Primary challenges (ages 5-11)

Typically completed by 5-11 year olds, CREST Star and SuperStar challenges relate to everyday experiences. Children complete eight activities to gain a CREST Award, with each activity taking between 45 minutes and one hour to complete.

The activities are designed to be easy-to-run and low-cost. You don’t need to be a teacher, have a science background or have access to specialist equipment to run them. The packs contain helpful hints and tips for you to use, explaining the scientific themes and offering guidance on conversation topics for your children.

There are more CREST approved resources that have been developed by our partners and providers specific to your region.

To browse the packs, click the buttons below or scroll down.

5 years ago

All SuperStar challenges

  • Text
  • Handson
  • Stem
  • Challenges
  • Discussion
  • Explore
  • Create
  • Experiment
  • Investigate
  • Toothpaste
  • Materials
  • Glue
  • Tomato
  • Yoghurt
  • Superstar
The activities in this pack have been selected from our library of CREST SuperStar challenges. Children need to complete eight challenges to achieve a CREST SuperStar Award. If you want, you can mix and match challenges from different packs, as long as children complete eight SuperStar challenges. This resource is published under an Attribution - non-commercial - no derivatives 4.0 International creative commons licence (


ACING ROCKETS Racing Rockets Organiser’s Card About the activity This activity is designed to get the children to think about rocket designs and build a rocket that can go as high as possible. The children have seen a poster about a new rocket competition inviting them to design and fly a rocket. The competitors need to set their sights high and produce creative ideas. Through this activity you will support your group to: • Think about different shapes of rockets • Test different rocket shapes and sizes • Share their findings with the rest of the group RACING ROCKETS Kit list • Pencils or dowel to roll the rockets • Strips of paper or card (cut to 1/4 of an A4 sheet) • Sellotape • Scissors • Plastic straws – 1 per child • Metre ruler or tape measure • Plasticine, Blu-Tack or paperclips to add weight • Extra card to make fins

What to do 1. Read the ACTIVITY CARD to familiarise yourself with the activity. 2. Check the Kit list to ensure you have the correct resources. 3. Set the scene using the poster and invite the children to enter the competition. 4. Give children a short time to talk about rockets and share their ideas. 5. Give each team the resources that they will need for the challenge. 6. Let children explore making and flying the basic tube shape. Give support to any groups that seem to be struggling. ROCKETS 7. Once they have the basic shape working, give children plenty of time to experiment to find out what makes a difference to how the rocket flies. They may need to make several versions to compare them. 8. When the time is up, all the children gather to present and test their rockets. 9. Measure the distance that each rocket travels. Test them three times each. It is up to you to decide if children can repair or adjust their rockets after each test. 10. Give points to each rocket according to the distance travelled. You can give extra points for design. 11. Announce the winners of the competition. 12. Encourage children to decide what made a difference to how each rocket flew. They could do a design report for Windy Astralbody. 13. The winning designs can be displayed on a podium. Things to think about RACING ROCKETS The rockets will not work very well unless one end is flattened, folded and sealed. Let them explore this for themselves first. Watch out for children launching rockets by hand rather than blowing. The children will need to agree on where to launch their rockets from and how the flight will be measured. Take it further Once children have the basic rocket shape there is plenty of scope for investigation such as size, materials and shape. Three important things affect the way rockets fly – aerodynamics, stability and balance. Flattening and folding one end will help to make the rocket more aerodynamic and prevent air escaping. Children might experiment with trying to make the nose more cone-shaped. Children can try attaching fins in different positions. This will affect the stability of the rocket. Fins at the tail end tend to be the most stable. Weight will also affect the flight. A little additional weight at the tail end can help. If it is too heavy it may not fly at all.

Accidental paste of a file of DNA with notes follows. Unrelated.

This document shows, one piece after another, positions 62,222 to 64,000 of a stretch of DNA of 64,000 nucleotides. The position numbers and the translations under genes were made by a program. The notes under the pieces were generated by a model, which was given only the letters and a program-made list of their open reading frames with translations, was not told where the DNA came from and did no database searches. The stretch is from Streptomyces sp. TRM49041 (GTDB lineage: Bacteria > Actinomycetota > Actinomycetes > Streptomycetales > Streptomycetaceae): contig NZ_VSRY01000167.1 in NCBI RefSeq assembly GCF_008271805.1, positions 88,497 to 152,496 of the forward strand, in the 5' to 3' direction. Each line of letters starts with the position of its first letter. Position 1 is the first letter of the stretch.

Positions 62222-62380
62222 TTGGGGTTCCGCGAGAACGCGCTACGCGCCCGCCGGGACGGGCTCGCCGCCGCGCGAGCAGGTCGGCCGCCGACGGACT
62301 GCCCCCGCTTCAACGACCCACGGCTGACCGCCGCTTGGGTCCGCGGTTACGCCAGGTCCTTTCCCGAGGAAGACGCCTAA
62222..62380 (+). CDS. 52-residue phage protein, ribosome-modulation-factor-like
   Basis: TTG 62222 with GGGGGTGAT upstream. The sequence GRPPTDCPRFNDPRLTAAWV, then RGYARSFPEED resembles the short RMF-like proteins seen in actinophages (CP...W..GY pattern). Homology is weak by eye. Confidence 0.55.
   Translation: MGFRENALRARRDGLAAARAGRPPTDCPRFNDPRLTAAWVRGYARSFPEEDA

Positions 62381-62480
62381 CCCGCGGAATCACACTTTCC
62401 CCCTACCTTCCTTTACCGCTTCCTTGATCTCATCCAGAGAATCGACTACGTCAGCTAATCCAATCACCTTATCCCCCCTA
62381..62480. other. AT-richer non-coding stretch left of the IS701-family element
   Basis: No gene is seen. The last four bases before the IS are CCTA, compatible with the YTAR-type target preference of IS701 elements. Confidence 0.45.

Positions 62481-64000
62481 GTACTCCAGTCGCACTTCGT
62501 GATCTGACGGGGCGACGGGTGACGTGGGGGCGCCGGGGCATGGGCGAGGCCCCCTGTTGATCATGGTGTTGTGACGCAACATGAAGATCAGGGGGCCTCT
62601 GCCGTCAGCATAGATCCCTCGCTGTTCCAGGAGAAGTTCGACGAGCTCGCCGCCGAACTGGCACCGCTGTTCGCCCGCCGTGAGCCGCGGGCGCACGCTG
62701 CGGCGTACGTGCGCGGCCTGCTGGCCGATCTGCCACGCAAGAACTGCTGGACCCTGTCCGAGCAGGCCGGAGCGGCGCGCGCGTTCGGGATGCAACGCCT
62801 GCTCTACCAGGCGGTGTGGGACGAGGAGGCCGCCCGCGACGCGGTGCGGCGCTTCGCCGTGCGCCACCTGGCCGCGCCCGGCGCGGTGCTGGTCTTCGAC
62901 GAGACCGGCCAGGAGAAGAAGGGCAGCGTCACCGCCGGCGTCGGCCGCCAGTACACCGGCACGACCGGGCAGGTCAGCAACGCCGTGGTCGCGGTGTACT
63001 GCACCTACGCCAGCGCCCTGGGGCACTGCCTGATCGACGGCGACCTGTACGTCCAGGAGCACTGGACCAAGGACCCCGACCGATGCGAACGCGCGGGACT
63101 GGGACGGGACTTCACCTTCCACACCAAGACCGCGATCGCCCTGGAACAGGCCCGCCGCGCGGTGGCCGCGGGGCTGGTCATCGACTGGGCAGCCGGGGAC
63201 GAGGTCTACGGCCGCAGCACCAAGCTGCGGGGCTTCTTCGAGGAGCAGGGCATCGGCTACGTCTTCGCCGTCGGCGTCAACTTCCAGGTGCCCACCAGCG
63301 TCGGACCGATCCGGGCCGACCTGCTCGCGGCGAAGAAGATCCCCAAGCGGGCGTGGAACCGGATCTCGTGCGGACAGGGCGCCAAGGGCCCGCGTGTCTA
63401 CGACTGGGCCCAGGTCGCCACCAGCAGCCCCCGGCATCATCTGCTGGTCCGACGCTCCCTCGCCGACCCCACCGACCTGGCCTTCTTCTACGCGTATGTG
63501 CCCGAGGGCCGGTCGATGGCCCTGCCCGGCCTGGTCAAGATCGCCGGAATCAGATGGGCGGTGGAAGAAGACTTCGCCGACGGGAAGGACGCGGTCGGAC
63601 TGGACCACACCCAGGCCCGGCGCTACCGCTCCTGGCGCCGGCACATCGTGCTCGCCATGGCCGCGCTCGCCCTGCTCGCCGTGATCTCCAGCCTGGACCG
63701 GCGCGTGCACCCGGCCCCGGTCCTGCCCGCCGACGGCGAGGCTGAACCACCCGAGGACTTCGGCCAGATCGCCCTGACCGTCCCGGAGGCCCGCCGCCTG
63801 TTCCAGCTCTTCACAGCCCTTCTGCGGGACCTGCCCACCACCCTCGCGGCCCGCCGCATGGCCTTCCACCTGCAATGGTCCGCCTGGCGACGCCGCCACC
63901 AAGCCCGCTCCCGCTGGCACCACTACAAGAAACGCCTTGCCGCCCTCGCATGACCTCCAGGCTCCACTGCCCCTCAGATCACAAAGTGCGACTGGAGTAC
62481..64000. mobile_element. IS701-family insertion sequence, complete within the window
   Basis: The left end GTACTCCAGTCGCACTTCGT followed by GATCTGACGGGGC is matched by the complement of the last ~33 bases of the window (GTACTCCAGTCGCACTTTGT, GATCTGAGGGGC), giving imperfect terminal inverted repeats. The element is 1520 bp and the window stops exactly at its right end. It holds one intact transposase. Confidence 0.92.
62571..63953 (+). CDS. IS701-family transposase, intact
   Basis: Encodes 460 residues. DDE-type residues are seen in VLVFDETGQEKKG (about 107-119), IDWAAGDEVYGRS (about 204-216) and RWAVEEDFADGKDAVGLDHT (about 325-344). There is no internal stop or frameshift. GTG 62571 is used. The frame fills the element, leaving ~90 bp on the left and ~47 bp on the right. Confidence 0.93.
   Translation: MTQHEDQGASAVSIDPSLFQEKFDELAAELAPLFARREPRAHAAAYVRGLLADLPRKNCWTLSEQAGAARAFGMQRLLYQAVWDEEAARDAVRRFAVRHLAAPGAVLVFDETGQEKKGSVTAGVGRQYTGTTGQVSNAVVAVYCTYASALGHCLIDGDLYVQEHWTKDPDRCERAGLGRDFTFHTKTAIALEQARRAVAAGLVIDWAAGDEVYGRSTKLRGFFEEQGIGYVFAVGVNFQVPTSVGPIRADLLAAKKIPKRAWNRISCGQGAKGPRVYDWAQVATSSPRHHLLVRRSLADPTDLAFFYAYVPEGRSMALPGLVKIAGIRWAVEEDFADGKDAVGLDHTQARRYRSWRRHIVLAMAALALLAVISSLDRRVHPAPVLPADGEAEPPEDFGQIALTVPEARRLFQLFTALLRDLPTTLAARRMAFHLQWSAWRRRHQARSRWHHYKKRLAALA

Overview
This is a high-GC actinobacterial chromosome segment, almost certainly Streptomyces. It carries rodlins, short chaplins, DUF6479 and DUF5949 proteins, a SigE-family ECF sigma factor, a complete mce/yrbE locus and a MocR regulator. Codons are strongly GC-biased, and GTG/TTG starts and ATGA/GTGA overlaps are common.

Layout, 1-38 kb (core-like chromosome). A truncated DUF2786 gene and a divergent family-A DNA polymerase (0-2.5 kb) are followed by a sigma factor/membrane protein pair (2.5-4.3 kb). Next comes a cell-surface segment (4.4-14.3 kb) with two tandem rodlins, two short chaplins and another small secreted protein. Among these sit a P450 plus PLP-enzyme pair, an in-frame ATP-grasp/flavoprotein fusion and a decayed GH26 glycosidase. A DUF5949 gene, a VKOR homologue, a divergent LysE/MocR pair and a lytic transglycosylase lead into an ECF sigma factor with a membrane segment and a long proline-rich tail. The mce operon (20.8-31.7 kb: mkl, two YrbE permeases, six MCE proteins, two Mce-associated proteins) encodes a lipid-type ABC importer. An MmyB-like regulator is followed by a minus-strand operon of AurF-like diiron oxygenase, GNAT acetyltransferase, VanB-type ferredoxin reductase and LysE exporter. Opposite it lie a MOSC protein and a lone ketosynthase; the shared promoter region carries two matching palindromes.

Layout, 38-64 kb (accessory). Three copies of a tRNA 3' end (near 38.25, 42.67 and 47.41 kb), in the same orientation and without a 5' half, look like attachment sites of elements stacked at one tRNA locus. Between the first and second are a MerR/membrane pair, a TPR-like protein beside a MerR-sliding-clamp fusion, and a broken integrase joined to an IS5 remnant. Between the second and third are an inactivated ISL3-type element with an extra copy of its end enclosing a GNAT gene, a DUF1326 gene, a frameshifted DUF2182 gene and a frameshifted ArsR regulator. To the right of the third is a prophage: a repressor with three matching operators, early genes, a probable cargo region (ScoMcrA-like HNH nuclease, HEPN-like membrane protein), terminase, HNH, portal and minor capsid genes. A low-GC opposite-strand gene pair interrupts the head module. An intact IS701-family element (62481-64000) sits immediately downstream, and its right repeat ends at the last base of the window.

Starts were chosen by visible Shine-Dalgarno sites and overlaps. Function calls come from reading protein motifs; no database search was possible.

Star level

Collections of one hour challenges recommended for children aged 5-7 years that relate to children’s everyday experiences. Find out more about this level and how to gain a CREST Award on the CREST Star page.

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SuperStar level

Collections of one hour challenges recommended for children aged 7-11 years that realate to broader situations that children are likely to have come across. Find out more about this level and how to gain a CREST Award on the CREST SuperStar page.

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